We used a variety of jigs to land all the fish we kept. The tube jig was the main lure, in different color patterns. The brighter the colors the better attraction.
Another group fresh out of the ice chest, with the fillet knives ready. Expect to lose as many fish as you catch, why because of the hook set. You lose a lot of the fish that is hooked on the side of the month which is a paper-thin membrane. The top part of the mouth is the perfect hook set, which is the toughest part of the crappie's mouth.
Nice female taken from a creek channel, landing a fish like this on the long crappie pole is a blast.
The top photo of the underspin reel and the long rod is ideal for this type of fishing. Also pictured is one of the micro-lights we use in the spring and fall with curly tail jigs. Just another way to catch this awesome fish.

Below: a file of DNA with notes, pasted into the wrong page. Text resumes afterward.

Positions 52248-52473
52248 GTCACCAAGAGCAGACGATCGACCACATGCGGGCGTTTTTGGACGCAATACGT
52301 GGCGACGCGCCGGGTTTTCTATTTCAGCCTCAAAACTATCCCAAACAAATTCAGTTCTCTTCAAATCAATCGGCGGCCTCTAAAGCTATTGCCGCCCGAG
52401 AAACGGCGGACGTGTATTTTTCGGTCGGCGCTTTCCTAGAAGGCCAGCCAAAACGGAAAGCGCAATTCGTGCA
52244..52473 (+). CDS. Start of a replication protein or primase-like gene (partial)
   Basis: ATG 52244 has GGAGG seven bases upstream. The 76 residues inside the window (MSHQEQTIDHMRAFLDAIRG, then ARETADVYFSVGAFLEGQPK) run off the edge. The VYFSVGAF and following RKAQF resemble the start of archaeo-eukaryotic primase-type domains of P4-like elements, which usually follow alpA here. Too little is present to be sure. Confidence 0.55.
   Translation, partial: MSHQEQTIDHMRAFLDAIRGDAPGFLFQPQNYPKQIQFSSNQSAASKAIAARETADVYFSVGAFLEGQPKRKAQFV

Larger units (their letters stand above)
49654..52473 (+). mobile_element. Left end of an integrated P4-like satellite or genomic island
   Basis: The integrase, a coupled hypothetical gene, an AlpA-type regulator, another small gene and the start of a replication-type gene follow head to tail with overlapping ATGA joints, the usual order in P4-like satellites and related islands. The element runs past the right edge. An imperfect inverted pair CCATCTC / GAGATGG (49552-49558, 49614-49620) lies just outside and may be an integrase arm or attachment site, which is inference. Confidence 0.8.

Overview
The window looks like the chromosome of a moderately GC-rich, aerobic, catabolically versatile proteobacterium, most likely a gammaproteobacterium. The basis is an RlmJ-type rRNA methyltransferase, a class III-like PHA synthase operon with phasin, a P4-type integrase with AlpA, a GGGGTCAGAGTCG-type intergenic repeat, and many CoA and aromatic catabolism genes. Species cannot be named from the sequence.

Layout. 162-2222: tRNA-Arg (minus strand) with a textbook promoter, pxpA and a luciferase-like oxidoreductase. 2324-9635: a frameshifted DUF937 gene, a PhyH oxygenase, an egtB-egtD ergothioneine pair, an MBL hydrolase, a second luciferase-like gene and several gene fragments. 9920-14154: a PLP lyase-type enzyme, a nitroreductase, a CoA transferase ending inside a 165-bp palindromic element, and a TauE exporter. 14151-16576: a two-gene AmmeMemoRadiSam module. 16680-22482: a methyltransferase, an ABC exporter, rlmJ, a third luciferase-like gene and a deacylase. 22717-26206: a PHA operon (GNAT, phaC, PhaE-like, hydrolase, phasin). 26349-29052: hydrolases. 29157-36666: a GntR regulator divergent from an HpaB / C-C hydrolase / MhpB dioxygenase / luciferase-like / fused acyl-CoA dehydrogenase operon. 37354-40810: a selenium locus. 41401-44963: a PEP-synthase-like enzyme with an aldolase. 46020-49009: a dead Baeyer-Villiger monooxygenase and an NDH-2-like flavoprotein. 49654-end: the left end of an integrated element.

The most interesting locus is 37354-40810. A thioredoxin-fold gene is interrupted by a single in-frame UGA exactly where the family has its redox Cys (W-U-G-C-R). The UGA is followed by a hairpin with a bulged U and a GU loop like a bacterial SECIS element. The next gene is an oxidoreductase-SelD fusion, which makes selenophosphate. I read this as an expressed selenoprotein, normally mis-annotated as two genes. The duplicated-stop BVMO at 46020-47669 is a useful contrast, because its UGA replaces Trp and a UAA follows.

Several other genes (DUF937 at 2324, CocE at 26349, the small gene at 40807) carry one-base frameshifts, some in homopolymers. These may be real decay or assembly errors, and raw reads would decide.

I just had to show you some of the cattails on this lake, they were in full form. We ended the trips cleaning over 45 slabs for the big fish fry. Sorry for some of the blurred images, I am still getting used to my new camera, my last one got dumped in the Sipsey River the other day trout fishing below the dam.


  1. Good work Bill! I like the set up on that boat.

  2. That's really impressive, Bill! Sounds like multitasking at it's finest!

  3. Yes, Bill, that is definitely a new type of fishing that I had never heard of before. Thanks for sharing your techniques and gear. Great looking bunch of Crappies, even better eating!

  4. Jeff